The Journal of Heredity 77:138.1986.

More on the too-good-to-be~ true paradox and Gregor Mendel

A. W. F. Edwards

In querying Fisher's(2) conclusion that Mendel's data were falsified in some respects, Pilgrim(3) produces some superficial arguments against statistical inference, all of which can be countered. As is well-known, Fisher's analysis led to a succession of Chi-square values each of which was improbably small and which together gave Chi-square84 = 41.61 (P~0.99993). Weiling(4) pointed out that adjusting Fisher's calculations so as to allow for the ascertainment bias to which Fisher had himself drawn attention increases this to Chi-square84 = 48.91 (P~O.999), and that a further increase occurs if it is assumed that a proportion of seed does not germinate. However, the impact of Fisher's analysis is not much lessened by these adjustments, and Pilgrim uses more general arguments, as follows.

First, he argues that it is simply not possible to conclude from a perfect or near-perfect fit of hypothesis and data that the fit is suspiciously good, especially if the perfect fit corresponds to the most probable outcome (as with data of 500:500 in a genetic segregation of 1:1). There is much to be said for this argument when viewing an isolated case, but it fails on Mendel's data because as many as 84 degrees of freedom are involved. The plain fact is that the expectation of Chi-square1 is, for a binomial random variable, exactly 1, so 84 of them have an expectation of 84; if, then, 84 of them can only muster a total of 48.91, something is awry. One can applaud the lucky gambler; but when he is lucky again tomorrow, and the next day, and the following day, one is entitled to become a little suspicious.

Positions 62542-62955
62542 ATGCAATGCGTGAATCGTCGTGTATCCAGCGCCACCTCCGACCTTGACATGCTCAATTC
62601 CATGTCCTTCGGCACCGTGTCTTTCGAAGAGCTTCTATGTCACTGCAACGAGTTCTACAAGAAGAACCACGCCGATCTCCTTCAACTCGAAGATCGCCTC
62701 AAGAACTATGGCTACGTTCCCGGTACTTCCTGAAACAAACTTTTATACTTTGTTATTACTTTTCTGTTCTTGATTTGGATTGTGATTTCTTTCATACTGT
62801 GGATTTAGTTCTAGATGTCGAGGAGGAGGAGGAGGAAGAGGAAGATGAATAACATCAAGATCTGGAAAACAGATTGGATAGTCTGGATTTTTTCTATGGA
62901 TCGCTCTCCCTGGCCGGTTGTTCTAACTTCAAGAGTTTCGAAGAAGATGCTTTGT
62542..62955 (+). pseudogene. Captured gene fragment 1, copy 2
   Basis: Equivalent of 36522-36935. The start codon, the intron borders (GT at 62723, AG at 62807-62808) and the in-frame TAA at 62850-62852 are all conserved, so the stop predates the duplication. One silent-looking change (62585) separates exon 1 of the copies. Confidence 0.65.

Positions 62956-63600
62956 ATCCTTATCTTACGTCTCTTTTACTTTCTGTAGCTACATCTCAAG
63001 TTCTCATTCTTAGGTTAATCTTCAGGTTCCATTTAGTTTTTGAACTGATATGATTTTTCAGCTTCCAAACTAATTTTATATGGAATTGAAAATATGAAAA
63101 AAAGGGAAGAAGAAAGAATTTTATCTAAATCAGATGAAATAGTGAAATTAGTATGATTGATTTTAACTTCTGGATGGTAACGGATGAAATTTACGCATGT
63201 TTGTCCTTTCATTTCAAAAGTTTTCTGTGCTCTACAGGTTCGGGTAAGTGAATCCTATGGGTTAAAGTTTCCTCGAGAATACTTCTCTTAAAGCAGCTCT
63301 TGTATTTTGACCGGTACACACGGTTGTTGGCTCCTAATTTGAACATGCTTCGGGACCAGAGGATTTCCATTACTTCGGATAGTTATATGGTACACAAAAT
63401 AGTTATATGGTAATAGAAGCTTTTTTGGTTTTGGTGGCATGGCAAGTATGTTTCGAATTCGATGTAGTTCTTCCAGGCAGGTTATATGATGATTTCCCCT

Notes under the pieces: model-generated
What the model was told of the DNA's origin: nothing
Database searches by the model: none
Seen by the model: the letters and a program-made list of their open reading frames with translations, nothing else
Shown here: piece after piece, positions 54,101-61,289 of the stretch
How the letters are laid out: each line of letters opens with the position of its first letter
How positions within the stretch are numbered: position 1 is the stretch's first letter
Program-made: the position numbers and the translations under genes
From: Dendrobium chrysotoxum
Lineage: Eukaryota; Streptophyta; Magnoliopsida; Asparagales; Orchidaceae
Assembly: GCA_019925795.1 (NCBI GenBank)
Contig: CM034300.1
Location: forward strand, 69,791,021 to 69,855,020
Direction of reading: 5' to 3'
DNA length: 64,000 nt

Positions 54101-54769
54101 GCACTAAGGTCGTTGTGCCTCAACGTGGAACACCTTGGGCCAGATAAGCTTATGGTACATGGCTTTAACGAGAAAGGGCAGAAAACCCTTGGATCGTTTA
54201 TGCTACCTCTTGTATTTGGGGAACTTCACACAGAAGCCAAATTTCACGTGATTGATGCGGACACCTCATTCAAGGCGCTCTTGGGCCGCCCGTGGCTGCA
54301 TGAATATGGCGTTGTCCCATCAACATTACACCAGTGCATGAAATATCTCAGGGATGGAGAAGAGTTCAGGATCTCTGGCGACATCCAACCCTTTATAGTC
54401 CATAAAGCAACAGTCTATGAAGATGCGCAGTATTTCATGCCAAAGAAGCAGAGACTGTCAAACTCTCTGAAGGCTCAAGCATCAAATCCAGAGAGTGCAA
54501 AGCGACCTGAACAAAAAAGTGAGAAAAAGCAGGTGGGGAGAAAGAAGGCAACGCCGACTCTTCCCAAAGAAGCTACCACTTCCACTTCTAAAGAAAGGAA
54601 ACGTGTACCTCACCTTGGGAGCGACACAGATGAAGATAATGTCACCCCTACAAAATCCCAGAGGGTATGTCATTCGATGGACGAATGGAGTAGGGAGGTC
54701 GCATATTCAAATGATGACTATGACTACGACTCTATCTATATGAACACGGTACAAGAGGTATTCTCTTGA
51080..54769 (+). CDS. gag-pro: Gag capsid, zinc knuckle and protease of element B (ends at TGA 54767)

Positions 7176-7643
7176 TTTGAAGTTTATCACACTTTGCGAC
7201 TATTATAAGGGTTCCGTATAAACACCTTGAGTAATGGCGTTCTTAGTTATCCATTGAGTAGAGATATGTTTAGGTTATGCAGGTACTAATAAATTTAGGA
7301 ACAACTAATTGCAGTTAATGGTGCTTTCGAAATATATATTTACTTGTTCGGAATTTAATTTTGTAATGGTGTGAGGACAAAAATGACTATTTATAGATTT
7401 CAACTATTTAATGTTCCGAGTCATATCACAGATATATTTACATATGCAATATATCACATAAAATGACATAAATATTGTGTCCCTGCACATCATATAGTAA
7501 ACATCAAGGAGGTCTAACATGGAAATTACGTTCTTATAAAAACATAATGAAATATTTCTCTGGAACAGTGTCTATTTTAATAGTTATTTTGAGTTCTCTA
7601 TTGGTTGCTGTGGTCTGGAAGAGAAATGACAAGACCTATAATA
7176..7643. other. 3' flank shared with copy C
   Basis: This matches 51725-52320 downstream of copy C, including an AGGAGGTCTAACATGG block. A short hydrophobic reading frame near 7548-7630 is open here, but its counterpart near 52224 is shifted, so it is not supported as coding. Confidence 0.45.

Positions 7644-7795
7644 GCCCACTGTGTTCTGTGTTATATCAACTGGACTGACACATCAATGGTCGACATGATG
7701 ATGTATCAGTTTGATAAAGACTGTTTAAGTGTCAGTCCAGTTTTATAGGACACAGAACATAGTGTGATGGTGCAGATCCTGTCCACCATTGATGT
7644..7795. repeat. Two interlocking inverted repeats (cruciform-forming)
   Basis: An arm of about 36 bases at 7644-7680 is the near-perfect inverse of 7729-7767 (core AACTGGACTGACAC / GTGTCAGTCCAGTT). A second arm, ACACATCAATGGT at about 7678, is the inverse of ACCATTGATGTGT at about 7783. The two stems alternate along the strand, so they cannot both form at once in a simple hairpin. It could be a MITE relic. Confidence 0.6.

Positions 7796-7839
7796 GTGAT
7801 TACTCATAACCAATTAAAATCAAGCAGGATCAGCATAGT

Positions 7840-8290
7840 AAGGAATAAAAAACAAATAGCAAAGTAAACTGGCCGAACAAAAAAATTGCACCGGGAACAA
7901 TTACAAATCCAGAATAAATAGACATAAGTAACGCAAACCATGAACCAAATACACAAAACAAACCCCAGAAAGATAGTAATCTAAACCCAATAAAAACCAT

Second, Pilgrim asserts that Fisher multiplied together the P values from the several experiments, an unjustified procedure. But Fisher did not do that; he added the independent Chi-square values instead, in accordance with accepted procedures.

Third, Pilgrim raises the specter of the invalidity of probabilities viewed after the determination of the event (Fisher himself used to stress this point to his students by comparing the probability that he would have a son who had a son, etc., for a hundred generations hence, with the probability that he had a father who had a father, etc., for a hundred generations back). It is true that the probability of realizing Mendel's precise data (on the hypothesis of simple Mendelian segregations) is vanishingly small, but that was not the basis of Fisher's argument. His grounds for concluding that Mendel's data were falsified were not that it was exceedingly improbable that they would recur exactly on a repeat of the experiments (which it is) but that it was very improbable that any results so close to expectation would recur on a repeat. To put the point another way, there are millions of possible results that might arise from a repeat of Mendel's experiments, and even the most probable has an infinitesimal probability, but there are only two results pertaining to the value of Chi-square84 on a repeat : larger than or smaller than the observed value of 48.91.

I do not wish to imply that the logic of tests of significance is beyond criticism(1), but the criticism would have to be much deeper than Pilgrim's before it would have any effect on Fisher's careful analysis of Mendel's data.


1.Edwards, A.W.F. Likelihood. Cambridge University Press, 1972. (Reissued in paperback 1984).

2.Fisher, R.A. Has Mendel's work been rediscovered? Ann. Sc. 1:115-137. 1936.

3.Pilgrim, I. The too-good-to-be-true paradox and Gregor Mendel. J. Hered. 75: 501-502. 1984.

4.Weiling, F. Hat J. G. Mendel bei seinen Versuchen "zu genau" gearbeitet? -Der Chi-square Test und seine Bedeutung fur die Beurteilung genetischer Spaltungsverhaltnisse. Der Zuchter 36: 359-365. 1966.

The author's address is: Department of Community Medicine, University of Cambridge. School of Clinical Medicine, Cambridge CR 2ES England.

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